• Creating an Enterprise Content Management Strategy

    1. 1. Presented by Karuana Gatimu, ECMP February 18, 2009
    2. 2. • Technology professional with 18 years experience in project management, custom application development and corporate training. • Certified Enterprise Content Management Practitioner • Currently IT Project Manager & SharePoint Architect for Skechers USA, a global footwear manufacturer • 10 Years as a content management specialist for legal and government industries • Principle Enthusiast at
    3. 3. What Is It? An ECM Strategy document is an iterative document which outlines your requirements, approach & measurable goals for delivering ECM services to the enterprise.  Focus on Technology as a Service  Start the Conversation – Engage Others  It’s a Process not a Product  Evaluate Existing Systems & Processes  Find Your Pain Points
    4. 4.  Understand Your Process: Whether you use the SDLC, MSF, RUP or a hybrid have a project management process  Establish Project Stakeholders: These executive level people will help you manage organizational change  Establish a Communication Plan! Know in advance how you will communicate about your project  Plan your Resources: Yes, even if you are a team of one have a resource plan  Define Success: Find measurable goals and track your success. Create a feedback process for your users
    5. 5. Docs/tasks/calendars, blogs, wikis, e-mail integration, project management “lite”, Outlook integration, offline docs/lists Server-based Excel spreadsheets and data visualization, Report Center, BI Web Parts, Business KPIs/Dashboards Insight Rich and Web forms based front-ends, LOB actions, pluggable SSO Collaboration Enterprise Portal template, Site Directory, My Sites, social networking, privacy control Portal Business Process Search Content Management Enterprise scalability, contextual relevance, rich people and business data search Integrated document management, records management, and Web content management with policies and workflow
    6. 6. Business Value
    7. 7. Initial Defined Managed Measured Optimizing Body of Work Reference: Carnegie Mellon SEI
    8. 8. ECM Strategy Technology as a Service Architecture Design IT Resources Pilot Project Selection Risk Analysis Best Practices Implementation
    9. 9.  If you are new: ◦ Think about an appropriate pilot project to cut your teeth on ◦ Do not over commit or deploy all features at once  If you have an existing deployment: ◦ Which segments can you enhance? ◦ How are you delivering value to your users? ◦ Which pieces of the strategy have you missed on previous projects & how can you improve?
    10. 10.  Taxonomy - How you classify data as expressed through: ◦ ◦ ◦ ◦ Content database & web app design Content types Custom columns Other metadata  Legacy Integration  Data Conversions ◦ Links to external databases (CorasWorks Tools) ◦ Unstructured to Structured Data ◦ File Stores
    11. 11. Microsoft
    12. 12. MYSite (Main Persona - Redesigned) Calendar Contacts Tasks Documents Department or Workgroup Dept. Calendar Shared Docs E-Forms Resources Master vendor & employee lists     Custom DB connections External Links Published Documents Centrally Configured Security Profiles via AD Load balanced at site level Visibility by Target Audiences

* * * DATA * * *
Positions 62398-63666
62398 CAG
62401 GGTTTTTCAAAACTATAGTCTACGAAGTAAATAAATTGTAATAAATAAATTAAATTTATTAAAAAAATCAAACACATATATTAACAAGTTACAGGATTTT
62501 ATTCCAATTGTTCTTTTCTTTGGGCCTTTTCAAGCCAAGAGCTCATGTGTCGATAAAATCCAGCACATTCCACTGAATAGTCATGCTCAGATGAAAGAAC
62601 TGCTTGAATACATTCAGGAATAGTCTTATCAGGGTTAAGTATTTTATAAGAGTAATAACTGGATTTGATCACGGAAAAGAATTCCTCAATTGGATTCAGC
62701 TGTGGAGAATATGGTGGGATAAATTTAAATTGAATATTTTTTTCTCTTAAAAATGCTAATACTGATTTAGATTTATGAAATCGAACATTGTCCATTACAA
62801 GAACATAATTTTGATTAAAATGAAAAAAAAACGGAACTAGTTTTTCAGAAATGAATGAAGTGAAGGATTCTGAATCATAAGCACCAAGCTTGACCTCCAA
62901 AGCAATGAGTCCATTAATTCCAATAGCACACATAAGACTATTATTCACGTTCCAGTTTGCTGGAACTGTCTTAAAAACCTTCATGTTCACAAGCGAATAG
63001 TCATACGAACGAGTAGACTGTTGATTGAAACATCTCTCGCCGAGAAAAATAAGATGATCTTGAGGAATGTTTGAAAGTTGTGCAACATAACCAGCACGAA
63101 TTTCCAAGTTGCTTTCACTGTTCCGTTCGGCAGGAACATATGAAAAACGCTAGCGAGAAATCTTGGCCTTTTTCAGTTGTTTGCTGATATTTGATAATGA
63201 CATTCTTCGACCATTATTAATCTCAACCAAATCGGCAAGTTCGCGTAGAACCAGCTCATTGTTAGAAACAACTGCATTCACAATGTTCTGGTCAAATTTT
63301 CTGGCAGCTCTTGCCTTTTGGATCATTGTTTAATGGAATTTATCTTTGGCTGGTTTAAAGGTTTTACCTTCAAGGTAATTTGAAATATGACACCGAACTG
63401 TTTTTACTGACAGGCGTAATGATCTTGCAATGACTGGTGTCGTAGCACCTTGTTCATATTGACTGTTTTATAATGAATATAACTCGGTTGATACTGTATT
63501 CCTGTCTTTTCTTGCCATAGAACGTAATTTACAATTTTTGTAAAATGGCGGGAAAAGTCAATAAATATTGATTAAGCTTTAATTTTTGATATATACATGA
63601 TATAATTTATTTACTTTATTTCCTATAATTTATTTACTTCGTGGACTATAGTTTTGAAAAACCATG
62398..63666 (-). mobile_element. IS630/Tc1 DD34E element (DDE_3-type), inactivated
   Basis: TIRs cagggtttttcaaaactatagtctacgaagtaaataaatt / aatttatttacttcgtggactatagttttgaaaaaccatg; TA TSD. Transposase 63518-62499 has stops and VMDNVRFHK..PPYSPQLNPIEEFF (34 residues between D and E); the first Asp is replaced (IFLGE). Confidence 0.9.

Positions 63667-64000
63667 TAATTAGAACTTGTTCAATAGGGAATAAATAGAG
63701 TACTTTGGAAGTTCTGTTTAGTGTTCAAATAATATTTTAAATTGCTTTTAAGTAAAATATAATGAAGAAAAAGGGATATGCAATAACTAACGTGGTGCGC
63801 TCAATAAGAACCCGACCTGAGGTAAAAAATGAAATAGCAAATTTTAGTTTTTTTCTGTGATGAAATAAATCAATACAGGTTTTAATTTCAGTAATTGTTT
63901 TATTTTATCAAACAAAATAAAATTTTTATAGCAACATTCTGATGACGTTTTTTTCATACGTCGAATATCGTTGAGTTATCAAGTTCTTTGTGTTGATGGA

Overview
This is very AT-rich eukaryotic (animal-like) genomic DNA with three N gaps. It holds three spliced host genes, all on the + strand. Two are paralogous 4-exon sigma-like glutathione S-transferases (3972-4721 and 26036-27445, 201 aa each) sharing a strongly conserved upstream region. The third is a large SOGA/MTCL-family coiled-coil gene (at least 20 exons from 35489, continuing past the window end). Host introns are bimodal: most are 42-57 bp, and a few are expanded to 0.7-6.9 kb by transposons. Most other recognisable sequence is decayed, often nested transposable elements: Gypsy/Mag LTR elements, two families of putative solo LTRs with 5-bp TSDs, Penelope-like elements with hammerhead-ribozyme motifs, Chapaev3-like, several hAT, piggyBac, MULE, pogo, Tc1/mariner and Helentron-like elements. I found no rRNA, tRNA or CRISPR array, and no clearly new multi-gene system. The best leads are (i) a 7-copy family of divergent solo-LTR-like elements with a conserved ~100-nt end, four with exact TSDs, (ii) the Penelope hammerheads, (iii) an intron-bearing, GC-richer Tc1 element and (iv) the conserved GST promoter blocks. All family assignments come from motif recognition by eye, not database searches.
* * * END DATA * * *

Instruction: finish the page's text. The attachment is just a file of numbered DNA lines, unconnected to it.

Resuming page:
13. 13.  The solution to serving up information from disparate systems  Embodies the idea of technology as a service to the enterprise by allowing users to focus on business issues not technology  True integration of the capture and consumption of information  The “X” Factor  Breeze by CorasWorks
    14. 14.   CorasWorks is an application development tool The Power: ◦ Minimizes need for custom code or .NET developers on staff  OOTB Web Parts, Wizard driven configuration, easy Admin screens ◦ Data Integration Toolset pulls and pushes data to/from external sources  The Flexibility ◦ Allows documents & lists to be viewed and acted upon across sites & site collections  Roll Ups & Action Libraries ◦ 80% of all central configuration, design and deployment can be automated  Gallery Management, Central Configuration, Global Navigation
    15. 15.       a. SOX b. HIPPA c. Information retention policy ◦ Document & data life cycles d. Legal (litigation & other requirements) e. Executive management review/approval f. Enterprise change management policy Each consideration can be handled by content types with associated workflows, audit trails, publishing sites, content expiration and a taxonomy that identifies the owners of content.
    16. 16. Gain & maintain the trust of the enterprise to reliably safeguard their data Hardware/Software levels Backup & Maintenance Plans Fire Drill Schedules & Emergency Procedures
    17. 17. Immediate and future needs Amortized costs Hardware, licensing, service expenses
    18. 18. Resource Education of Internal Resources Allocation Institutional Knowledge Management Balance Internal & External Expertise Long Term Planning
    19. 19. Pilot Project Selection Define Business Case Budget Risk Advise Plan
    20. 20.  Goals by Quarter for MBO planning ◦ Be careful what you publish!  Quality Assurance & Measuring ◦ ◦ ◦ ◦ ◦ a. User feedback process b. Revision criteria c. Defined criteria for success d. Iterative development processes i. Prioritize feature roll outs by iteration
    21. 21.    CorasWorks’ Breeze Virtual Workplace: Use this powerful tool to educate your teams on functionality and stimulate your imagination about solutions. Global Networks: Assistance from professionals who have seen a variety of system implementations is critical. Web Resources: ◦ ◦ ◦ ◦  Microsoft SharePoint University Must Have Books: ◦ Essential SharePoint 2007 by Jamison, Carderelli & Hanley ◦ Microsoft® Office SharePoint® Server 2007 Administrator's Companion by Bill English ◦ SharePoint Best Practices by Bill English